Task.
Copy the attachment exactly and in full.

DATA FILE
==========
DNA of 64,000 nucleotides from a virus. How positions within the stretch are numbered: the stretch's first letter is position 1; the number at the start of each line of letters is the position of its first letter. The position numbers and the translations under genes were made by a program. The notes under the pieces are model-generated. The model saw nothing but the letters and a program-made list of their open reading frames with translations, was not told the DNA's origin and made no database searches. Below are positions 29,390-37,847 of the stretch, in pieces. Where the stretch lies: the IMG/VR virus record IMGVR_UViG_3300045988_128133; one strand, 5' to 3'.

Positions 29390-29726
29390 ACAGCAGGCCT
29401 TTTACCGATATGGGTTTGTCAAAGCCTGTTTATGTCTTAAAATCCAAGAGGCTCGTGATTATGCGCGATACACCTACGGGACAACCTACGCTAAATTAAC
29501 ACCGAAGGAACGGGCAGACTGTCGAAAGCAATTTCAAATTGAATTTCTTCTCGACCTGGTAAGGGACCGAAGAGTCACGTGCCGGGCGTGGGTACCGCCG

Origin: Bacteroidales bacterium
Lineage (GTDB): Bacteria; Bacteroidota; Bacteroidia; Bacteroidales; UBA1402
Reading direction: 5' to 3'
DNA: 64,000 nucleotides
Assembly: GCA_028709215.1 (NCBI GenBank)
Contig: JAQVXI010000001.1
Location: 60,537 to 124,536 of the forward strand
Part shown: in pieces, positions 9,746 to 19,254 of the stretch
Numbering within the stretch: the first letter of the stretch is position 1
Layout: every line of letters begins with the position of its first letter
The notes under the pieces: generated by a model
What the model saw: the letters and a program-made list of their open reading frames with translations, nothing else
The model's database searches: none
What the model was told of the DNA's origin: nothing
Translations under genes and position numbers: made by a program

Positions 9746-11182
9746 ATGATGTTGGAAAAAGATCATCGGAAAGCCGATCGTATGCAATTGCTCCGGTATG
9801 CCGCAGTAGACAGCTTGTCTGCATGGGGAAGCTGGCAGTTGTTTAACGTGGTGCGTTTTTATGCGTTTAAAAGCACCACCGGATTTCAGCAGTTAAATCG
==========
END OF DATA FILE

DNA of 64,000 nucleotides from a virus. How positions within the stretch are numbered: the stretch's first letter is position 1; the number at the start of each line of letters is the position of its first letter. The position numbers and the translations under genes were made by a program. The notes under the pieces are model-generated. The model saw nothing but the letters and a program-made list of their open reading frames with translations, was not told the DNA's origin and made no database searches. Below are positions 29,390-37,847 of the stretch, in pieces. Where the stretch lies: the IMG/VR virus record IMGVR_UViG_3300045988_128133; one strand, 5' to 3'.

Positions 29390-29726
29390 ACAGCAGGCCT
29401 TTTACCGATATGGGTTTGTCAAAGCCTGTTTATGTCTTAAAATCCAAGAGGCTCGTGATTATGCGCGATACACCTACGGGACAACCTACGCTAAATTAAC
29501 ACCGAAGGAACGGGCAGACTGTCGAAAGCAATTTCAAATTGAATTTCTTCTCGACCTGGTAAGGGACCGAAGAGTCACGTGCCGGGCGTGGGTACCGCCG

Origin: Bacteroidales bacterium
Lineage (GTDB): Bacteria; Bacteroidota; Bacteroidia; Bacteroidales; UBA1402
Reading direction: 5' to 3'
DNA: 64,000 nucleotides
Assembly: GCA_028709215.1 (NCBI GenBank)
Contig: JAQVXI010000001.1
Location: 60,537 to 124,536 of the forward strand
Part shown: in pieces, positions 9,746 to 19,254 of the stretch
Numbering within the stretch: the first letter of the stretch is position 1
Layout: every line of letters begins with the position of its first letter
The notes under the pieces: generated by a model
What the model saw: the letters and a program-made list of their open reading frames with translations, nothing else
The model's database searches: none
What the model was told of the DNA's origin: nothing
Translations under genes and position numbers: made by a program

Positions 9746-11182
9746 ATGATGTTGGAAAAAGATCATCGGAAAGCCGATCGTATGCAATTGCTCCGGTATG
9801 CCGCAGTAGACAGCTTGTCTGCATGGGGAAGCTGGCAGTTGTTTAACGTGGTGCGTTTTTATGCGTTTAAAAGCACCACCGGATTTCAGCAGTTAAATCG